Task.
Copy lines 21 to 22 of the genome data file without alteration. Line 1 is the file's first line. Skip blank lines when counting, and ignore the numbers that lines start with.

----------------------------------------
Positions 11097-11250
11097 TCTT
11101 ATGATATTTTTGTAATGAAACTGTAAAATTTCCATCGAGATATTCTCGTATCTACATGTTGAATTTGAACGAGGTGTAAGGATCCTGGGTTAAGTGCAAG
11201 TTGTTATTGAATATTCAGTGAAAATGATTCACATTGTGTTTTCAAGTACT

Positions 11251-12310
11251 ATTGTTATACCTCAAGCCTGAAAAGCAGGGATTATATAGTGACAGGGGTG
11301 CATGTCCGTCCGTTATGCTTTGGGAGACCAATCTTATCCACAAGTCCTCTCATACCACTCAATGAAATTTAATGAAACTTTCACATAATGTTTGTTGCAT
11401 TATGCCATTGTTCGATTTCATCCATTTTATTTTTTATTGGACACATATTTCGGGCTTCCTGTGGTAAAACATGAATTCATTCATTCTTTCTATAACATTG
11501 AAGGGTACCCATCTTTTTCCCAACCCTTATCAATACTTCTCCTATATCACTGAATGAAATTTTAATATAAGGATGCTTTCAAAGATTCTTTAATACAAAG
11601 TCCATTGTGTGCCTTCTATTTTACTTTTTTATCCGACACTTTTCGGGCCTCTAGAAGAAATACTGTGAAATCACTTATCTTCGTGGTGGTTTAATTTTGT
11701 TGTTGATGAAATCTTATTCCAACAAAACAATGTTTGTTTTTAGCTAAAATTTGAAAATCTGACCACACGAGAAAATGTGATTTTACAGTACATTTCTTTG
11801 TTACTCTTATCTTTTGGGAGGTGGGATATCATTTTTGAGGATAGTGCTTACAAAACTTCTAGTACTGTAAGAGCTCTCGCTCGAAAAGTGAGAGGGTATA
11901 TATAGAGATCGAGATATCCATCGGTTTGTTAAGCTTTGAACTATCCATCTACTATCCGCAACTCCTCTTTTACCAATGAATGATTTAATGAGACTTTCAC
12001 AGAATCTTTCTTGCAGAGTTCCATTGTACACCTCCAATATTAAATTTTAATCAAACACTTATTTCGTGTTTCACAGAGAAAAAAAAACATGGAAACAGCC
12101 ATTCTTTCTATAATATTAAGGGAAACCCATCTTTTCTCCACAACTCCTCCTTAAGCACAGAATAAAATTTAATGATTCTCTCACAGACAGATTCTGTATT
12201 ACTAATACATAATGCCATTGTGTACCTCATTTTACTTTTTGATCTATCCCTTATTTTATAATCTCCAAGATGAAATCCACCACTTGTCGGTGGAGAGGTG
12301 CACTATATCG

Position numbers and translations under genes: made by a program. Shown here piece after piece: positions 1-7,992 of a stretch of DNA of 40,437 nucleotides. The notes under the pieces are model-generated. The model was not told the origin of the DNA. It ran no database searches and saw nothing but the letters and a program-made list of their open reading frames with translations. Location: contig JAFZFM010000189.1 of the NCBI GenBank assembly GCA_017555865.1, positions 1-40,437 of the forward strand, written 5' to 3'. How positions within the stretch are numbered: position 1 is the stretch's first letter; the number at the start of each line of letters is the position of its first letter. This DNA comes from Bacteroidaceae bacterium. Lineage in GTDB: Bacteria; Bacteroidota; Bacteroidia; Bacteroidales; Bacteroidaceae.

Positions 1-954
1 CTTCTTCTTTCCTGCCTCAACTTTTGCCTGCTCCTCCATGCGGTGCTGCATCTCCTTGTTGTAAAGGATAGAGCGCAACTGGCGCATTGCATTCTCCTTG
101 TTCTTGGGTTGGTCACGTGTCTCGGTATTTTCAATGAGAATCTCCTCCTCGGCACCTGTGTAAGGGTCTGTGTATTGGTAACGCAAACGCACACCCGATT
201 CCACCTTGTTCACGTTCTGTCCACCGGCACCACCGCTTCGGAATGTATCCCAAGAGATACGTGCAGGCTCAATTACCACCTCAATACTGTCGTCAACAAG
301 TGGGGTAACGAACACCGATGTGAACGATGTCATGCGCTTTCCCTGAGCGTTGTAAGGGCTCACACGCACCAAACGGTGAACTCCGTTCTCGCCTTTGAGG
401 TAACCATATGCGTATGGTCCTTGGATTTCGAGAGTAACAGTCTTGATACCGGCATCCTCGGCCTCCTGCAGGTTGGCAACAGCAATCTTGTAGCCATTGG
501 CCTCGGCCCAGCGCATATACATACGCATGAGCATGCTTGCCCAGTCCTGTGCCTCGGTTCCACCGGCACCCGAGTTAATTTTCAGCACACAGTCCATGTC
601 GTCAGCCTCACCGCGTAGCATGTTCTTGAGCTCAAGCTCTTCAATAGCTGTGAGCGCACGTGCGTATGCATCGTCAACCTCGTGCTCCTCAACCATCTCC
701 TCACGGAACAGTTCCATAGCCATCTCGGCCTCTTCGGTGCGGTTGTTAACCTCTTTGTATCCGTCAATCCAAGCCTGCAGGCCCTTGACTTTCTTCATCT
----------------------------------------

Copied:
101 TTCTTGGGTTGGTCACGTGTCTCGGTATTTTCAATGAGAATCTCCTCCTCGGCACCTGTGTAAGGGTCTGTGTATTGGTAACGCAAACGCACACCCGATT
201 CCACCTTGTTCACGTTCTGTCCACCGGCACCACCGCTTCGGAATGTATCCCAAGAGATACGTGCAGGCTCAATTACCACCTCAATACTGTCGTCAACAAG